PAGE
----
I attended tonight a panel on the interchange rules that will be proposed by the Fed by April 2011 and enforced by July 2011. The panel was composed of representatives from issuers (Bank of the West) acquirers (WestAmericaBank), Prepaid (Mastercard, Plastyc), Alternative Payments (Bling Nation).
There were many disagreements on what the impact will be on the many entities composing the complex card payment ecosystem. If there was one agreement it is that this regulation will have unintended consequences and possibly backfire on the government’s good intentions. But the positive outcome is that it may act as a trigger to force participants to innovate above what may quickly become a commodity: moving money.
Examples of unintended consequences:
- Free checking is likely to disappear. This may increase the population of banking dropouts: “formerlybanked”.
- Savings may not be transferred to consumers.
- Merchants might start to discriminate between cards issued by issuers who are exempt from the Durbin amendment (FIs with assets of $10B or less). “Citi or BofA cards only please” “You came from Redwood Credit Union? we can’t accept that card”. Note that while some Visa rules in theory prevent this, some participants in the audience have argued that these rules don’t have much court value.
- Banks moving to unregulated a.k.a. (yet) unregulated payment networks to drive revenue. “We are interested in you because you are not regulated”.
- Banks will likely move increasingly in the prepaid area, pushing high debit customers into new products like segmented spend, allowance cards. With the right prepaid product, banked employees might switch to prepaid.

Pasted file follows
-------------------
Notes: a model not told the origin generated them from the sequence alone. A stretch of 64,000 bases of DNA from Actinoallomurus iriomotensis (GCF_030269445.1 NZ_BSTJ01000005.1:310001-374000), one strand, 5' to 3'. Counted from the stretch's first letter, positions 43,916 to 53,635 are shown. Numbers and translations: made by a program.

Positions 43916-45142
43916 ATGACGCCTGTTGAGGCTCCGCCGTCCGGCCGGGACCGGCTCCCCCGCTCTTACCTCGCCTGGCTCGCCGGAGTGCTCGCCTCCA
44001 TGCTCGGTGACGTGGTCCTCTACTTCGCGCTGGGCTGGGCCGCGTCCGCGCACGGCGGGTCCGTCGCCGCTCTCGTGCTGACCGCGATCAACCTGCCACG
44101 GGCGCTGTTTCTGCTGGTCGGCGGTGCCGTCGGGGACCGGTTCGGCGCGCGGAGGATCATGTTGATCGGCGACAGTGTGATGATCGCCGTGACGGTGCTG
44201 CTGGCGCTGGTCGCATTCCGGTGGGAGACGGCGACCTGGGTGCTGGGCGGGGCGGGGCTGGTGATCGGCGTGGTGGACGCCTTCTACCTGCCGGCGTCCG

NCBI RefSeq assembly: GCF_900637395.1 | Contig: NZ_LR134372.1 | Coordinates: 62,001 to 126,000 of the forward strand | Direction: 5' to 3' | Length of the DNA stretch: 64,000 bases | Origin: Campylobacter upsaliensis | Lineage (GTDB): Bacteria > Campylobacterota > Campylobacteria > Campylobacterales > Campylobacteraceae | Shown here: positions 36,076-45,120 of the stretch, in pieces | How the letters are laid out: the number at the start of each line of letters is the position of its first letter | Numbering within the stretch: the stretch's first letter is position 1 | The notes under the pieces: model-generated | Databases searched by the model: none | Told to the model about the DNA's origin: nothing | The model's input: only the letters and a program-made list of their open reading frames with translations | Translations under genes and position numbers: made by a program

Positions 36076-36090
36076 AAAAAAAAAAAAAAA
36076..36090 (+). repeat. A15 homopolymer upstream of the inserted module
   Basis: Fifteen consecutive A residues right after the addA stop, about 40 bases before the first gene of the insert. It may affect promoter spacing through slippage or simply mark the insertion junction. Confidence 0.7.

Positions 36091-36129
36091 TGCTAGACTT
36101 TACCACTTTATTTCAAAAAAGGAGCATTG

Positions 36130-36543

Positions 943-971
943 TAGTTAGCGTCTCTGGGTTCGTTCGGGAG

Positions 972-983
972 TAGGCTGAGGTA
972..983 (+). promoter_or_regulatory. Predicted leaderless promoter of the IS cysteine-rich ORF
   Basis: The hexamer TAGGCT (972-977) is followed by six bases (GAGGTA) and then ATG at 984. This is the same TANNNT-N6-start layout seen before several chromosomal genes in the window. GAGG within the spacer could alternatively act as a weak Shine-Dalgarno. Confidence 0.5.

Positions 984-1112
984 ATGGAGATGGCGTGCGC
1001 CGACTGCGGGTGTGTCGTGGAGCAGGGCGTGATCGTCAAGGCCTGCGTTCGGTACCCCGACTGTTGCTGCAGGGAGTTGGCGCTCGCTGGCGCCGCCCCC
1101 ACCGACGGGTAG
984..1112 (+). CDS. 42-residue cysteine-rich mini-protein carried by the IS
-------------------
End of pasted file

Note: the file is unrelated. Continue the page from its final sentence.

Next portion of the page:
- Banks may consider charging for ACH.
- The Fed may end up having to regulate many more players such as Google/PayPal, which may unfairly benefit from such rules.
On the innovation side, Bling Nation’s Wences Casares compared the current payment ecosystem to the telco ecosystem in the late 80s. Everyone back then was focused on voice. Then suddenly voice become a commodity and everyone had to come up with new products. He believes that payment business is in a similar situation of becoming a commodity very quickly as a result of such regulation, which may trigger a wave of innovation on top of the payment layer that can drive revenue.
Patrice Peyret of Plastyc was quick to remind that this analogy breaks down when you look at the current protocols, which are simply flawed at heart. New protocols, designed with security and real-time are likely to be required for innovation to be unleashed.
Towards the end, Wences reminded the audience that contactless has little benefit for the merchant or the customer, that the true revolution in mobile payment is in the new things that can be built on top, starting with but not limited to: Loyalty, rewards, deals, social, etc. I completely agree with this.